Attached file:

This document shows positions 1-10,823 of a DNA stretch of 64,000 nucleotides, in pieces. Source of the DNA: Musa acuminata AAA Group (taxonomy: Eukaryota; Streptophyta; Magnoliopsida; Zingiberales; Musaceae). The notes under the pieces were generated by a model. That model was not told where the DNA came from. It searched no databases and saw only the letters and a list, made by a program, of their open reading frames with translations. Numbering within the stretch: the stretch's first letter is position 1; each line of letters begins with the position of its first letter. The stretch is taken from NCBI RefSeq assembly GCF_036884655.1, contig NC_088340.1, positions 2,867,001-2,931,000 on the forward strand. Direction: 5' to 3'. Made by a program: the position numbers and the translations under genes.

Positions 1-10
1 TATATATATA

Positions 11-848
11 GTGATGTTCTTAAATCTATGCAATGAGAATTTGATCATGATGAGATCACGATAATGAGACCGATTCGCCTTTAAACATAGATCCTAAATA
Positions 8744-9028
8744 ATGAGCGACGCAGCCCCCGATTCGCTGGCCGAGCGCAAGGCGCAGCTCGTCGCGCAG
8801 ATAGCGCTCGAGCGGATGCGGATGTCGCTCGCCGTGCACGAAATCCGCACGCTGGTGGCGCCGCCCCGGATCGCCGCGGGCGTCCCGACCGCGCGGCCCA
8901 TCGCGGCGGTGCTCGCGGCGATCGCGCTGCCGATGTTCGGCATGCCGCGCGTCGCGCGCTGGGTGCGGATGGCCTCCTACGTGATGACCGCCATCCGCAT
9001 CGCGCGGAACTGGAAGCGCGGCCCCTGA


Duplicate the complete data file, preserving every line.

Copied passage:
This document shows positions 1-10,823 of a DNA stretch of 64,000 nucleotides, in pieces. Source of the DNA: Musa acuminata AAA Group (taxonomy: Eukaryota; Streptophyta; Magnoliopsida; Zingiberales; Musaceae). The notes under the pieces were generated by a model. That model was not told where the DNA came from. It searched no databases and saw only the letters and a list, made by a program, of their open reading frames with translations. Numbering within the stretch: the stretch's first letter is position 1; each line of letters begins with the position of its first letter. The stretch is taken from NCBI RefSeq assembly GCF_036884655.1, contig NC_088340.1, positions 2,867,001-2,931,000 on the forward strand. Direction: 5' to 3'. Made by a program: the position numbers and the translations under genes.

Positions 1-10
1 TATATATATA

Positions 11-848
11 GTGATGTTCTTAAATCTATGCAATGAGAATTTGATCATGATGAGATCACGATAATGAGACCGATTCGCCTTTAAACATAGATCCTAAATA
Positions 8744-9028
8744 ATGAGCGACGCAGCCCCCGATTCGCTGGCCGAGCGCAAGGCGCAGCTCGTCGCGCAG
8801 ATAGCGCTCGAGCGGATGCGGATGTCGCTCGCCGTGCACGAAATCCGCACGCTGGTGGCGCCGCCCCGGATCGCCGCGGGCGTCCCGACCGCGCGGCCCA
8901 TCGCGGCGGTGCTCGCGGCGATCGCGCTGCCGATGTTCGGCATGCCGCGCGTCGCGCGCTGGGTGCGGATGGCCTCCTACGTGATGACCGCCATCCGCAT
9001 CGCGCGGAACTGGAAGCGCGGCCCCTGA